Mike ,when i say racing has no use for them.I do not mean it in a way,where they shun them and say stay out. The game will always welcome new blood,if the potential is there to cultivate new players they will do it.My point when i say that they have no use for them.Look at how they treat new players.Handicapping and betting horses is very difficult.There are so many variables involved.Seasoned pros and handicappers still do not have a handle on it.Do you see the tracks helping out the beginner.Do they have a handicapping seminar as to how to begin to get interested. The answer is no.Currently,if a State has racing and are lucky to have Racinos,they are automatically funded. Racing heads will tell you and all other fans,everything you want to hear. Their actions speak louder . Most of them have their own TV streams. None ,at least in NY have any programs as to the basics of handicapping. I got into the game the same way you did.I went with my brother and dad. But todays era presents so many gambling opportunities at a much easier pace. Racing officials have shown no interest to try and develop their game.
Racing need gamblers, they are the ones who pay most of the bills, but racing needs fans also. The reason is that most handicappers or bettors got their introduction to the sport from going to the track or watching the races on TV. I know a few big bettors and a lot of fans and if you ask them how they got into the sport it is usually some variation of .. I went to the track with my father..friends from work etc, or I saw Rachel/Zenyatta/Curlin run on TV. Where are the new handicappers or bettors who pay for the sport going to come from if no one goes to the track or if racing is not on the main TV channels? Personally I never had any interest in racing or betting until I went to Santa Anita with a friend from work, it happened to be the day that Spectacular Bid set the world record winning the Strub Stakes, I have been a racing fan ever since. I am sure most of the people on the site, including the handicappers, have pretty much the same story.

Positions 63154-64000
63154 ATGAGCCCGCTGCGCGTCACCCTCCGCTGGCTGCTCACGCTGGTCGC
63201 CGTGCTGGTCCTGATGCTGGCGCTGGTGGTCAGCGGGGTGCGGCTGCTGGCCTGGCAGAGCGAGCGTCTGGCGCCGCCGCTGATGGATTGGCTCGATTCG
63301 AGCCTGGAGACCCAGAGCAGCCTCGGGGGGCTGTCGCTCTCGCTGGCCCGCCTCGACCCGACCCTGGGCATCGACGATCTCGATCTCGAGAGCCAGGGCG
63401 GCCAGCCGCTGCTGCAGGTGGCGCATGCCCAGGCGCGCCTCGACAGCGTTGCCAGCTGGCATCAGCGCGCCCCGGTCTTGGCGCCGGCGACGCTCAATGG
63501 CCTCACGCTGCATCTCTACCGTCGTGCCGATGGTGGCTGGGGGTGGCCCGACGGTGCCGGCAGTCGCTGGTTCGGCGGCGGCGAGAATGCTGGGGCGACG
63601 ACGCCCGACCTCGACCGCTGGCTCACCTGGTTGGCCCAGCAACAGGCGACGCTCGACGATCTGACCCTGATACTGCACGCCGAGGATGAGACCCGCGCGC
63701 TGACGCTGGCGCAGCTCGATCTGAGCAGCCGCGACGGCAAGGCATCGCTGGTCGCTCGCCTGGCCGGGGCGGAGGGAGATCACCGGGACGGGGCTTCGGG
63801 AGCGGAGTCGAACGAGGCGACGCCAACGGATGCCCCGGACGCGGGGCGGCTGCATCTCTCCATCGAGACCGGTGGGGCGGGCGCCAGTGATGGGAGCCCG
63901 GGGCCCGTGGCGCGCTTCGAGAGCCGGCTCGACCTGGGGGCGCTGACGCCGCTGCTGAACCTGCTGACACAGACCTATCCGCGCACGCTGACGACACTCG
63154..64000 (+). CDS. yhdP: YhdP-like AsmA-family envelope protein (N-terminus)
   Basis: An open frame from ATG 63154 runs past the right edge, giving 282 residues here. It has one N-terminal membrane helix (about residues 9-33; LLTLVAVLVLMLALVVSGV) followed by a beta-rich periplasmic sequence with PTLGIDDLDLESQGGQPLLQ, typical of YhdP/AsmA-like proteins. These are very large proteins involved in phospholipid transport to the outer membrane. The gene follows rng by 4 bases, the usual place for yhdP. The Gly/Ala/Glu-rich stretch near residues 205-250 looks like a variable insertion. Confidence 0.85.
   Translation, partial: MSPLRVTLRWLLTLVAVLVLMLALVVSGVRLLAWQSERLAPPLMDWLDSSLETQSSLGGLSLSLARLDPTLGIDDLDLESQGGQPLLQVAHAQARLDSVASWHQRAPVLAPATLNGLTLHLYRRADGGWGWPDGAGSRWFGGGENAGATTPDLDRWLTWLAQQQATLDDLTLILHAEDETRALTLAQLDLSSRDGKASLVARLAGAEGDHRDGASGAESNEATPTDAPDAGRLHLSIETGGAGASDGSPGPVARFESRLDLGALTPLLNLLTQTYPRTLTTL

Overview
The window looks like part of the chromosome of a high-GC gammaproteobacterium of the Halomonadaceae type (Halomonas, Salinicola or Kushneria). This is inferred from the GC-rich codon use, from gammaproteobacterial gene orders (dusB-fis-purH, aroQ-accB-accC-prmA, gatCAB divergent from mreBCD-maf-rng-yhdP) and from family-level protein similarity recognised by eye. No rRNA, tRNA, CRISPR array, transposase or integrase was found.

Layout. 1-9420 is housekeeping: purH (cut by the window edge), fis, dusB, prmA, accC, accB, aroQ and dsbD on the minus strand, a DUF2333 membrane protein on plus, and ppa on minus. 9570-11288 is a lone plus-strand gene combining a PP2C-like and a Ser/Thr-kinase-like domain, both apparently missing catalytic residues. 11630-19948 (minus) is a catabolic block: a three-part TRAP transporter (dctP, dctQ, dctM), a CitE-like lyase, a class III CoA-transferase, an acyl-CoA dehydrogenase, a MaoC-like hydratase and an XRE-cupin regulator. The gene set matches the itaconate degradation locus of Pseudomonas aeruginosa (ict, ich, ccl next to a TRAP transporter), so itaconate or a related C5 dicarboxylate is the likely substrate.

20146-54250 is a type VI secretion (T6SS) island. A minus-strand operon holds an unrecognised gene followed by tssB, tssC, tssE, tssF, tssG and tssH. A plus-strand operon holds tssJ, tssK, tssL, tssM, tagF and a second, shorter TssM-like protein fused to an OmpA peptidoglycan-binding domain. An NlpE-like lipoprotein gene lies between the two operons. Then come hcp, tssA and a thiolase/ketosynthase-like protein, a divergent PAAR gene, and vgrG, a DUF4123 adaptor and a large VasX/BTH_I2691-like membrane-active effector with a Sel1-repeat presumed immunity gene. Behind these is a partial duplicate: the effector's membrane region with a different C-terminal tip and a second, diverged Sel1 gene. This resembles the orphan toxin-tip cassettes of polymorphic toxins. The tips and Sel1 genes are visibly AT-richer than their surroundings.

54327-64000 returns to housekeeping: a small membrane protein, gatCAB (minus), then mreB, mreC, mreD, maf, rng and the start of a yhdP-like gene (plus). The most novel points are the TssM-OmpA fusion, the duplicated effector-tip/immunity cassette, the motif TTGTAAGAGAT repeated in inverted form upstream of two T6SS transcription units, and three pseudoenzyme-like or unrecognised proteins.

Bryan, they need Gamblers. Many of my friends love the game , but do not gamble. Unfortunately,the Racing game has no use for them. NBC and TV outlets need them,they need the ratings. The racing game has basically accepted the realization that the only time they will draw live crowds,are for the Elite of the Elite race days. They are very few and far apart. As Buck said,the subsidies they get from the Racinos has delayed the inevitable. Their is no real urgency.Monies are filtering in. If anything,the downsizing will occur to force people to bet from home.They now do not care how they get your money,as long as they get it.
Personally I think one of the best things for NY racing is to get rid of the winter meet. Years ago the meet ended with the Display Handicap in December. The track was closed until March or April. Horses went back to the farm to rest and grow up. Racing resumed in Florida etc.. To begin the haul to the TC. I think year round racing is hurting these young horses and combined with drugs etc. You are contributing to more breakdowns. Frankly the size of the foal crop which is 10-20k less than years ago and shrinking should reshape racing dates throughout the country.